Specialty Clinics

I would like for you to visualize an unusual and perhaps disturbing image, but one that proved invaluable in the development of a new medical specialty. In the late 1960’s a French physician, Paul Tessier, studied the pattern and the manner in which facial bones break by analyzing the damage to human skulls that were deliberately shattered. What was the purpose for Tessier’s studies? By his tedious analysis, he was able to suggest ways to surgically correct birth defects of the head and face.

For more than 100 years, physicians have attempted to correct severe structural malformations of the head and face. These malformations often result in severely altered physical features and damaged self-concept.

Each year more than 80,000 people are born with such abnormalities of the head and face. Many of these cases are due to chance mutations or changes in our genes. Many of these patients must undergo multiple major surgeries to improve function and appearance. Paul Tessier’s studies laid the foundation for a new medical specialty called craniofacial surgery.

We are all familiar with the term “soft spot” as related to an infant’s skull. The soft spot is the spot where cranial bones come together. It allows cranial bones to stretch and move with the developing brain. These bones will eventually fuse. Certain genetic conditions called craniosynostosis syndromes are caused by an early fusion of the cranial bones. This can result in increased pressure on the brain, nerves, and deformations of the face.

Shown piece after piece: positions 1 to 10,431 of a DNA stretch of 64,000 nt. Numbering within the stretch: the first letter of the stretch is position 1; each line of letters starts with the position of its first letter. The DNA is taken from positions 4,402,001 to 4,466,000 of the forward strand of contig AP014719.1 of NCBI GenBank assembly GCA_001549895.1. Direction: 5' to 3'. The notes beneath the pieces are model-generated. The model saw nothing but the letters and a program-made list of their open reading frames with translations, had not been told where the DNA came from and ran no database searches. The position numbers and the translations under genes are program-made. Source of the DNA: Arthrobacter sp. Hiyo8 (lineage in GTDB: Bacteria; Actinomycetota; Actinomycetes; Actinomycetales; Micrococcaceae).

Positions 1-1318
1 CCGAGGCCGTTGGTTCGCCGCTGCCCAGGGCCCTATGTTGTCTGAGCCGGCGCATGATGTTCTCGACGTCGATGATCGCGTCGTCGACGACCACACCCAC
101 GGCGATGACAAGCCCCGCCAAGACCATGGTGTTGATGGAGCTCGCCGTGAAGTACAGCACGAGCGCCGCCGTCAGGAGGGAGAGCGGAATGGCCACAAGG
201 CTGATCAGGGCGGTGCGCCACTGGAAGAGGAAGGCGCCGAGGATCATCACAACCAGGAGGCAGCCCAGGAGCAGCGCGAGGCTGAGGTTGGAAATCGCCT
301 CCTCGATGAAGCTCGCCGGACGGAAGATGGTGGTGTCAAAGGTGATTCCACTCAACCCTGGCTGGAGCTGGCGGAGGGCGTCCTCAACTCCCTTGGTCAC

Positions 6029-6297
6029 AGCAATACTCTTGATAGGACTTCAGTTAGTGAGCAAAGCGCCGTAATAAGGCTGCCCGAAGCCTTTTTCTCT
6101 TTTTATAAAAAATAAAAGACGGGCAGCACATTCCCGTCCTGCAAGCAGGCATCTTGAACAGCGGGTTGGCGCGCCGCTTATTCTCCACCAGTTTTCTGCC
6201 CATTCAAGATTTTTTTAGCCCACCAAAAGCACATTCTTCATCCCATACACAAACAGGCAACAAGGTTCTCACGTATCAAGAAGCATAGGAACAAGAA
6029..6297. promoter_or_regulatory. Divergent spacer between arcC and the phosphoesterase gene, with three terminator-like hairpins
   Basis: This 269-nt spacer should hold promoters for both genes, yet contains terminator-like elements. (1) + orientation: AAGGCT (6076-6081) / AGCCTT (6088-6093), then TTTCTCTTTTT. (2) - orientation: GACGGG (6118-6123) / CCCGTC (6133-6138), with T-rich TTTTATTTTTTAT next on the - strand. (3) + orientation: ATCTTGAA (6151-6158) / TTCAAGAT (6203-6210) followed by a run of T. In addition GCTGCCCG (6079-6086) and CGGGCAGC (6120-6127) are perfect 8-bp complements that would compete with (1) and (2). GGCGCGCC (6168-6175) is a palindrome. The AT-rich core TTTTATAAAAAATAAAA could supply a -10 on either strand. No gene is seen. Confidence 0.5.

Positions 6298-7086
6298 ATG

Some of these syndromes are due to genetic factors and are potentially inheritable. They might recur in subsequent children or subsequent generations. Two of these genetic conditions, called Apert syndrome and Crouzon syndrome, are due to mutations of a gene on chromosome 10.

Craniofacial surgery has done much to improve both the physical and mental well being of these young patients. Craniofacial clinics for patients and families are located throughout our state. Clinical geneticists from the Greenwood Genetic Center are key members of the craniofacial clinic teams.

Next time, I would like to tell you more about the craniofacial clinics, introduce you to the services they provide to patients and families and introduce you to the Greenwood Genetic Center faculty who participate in these services.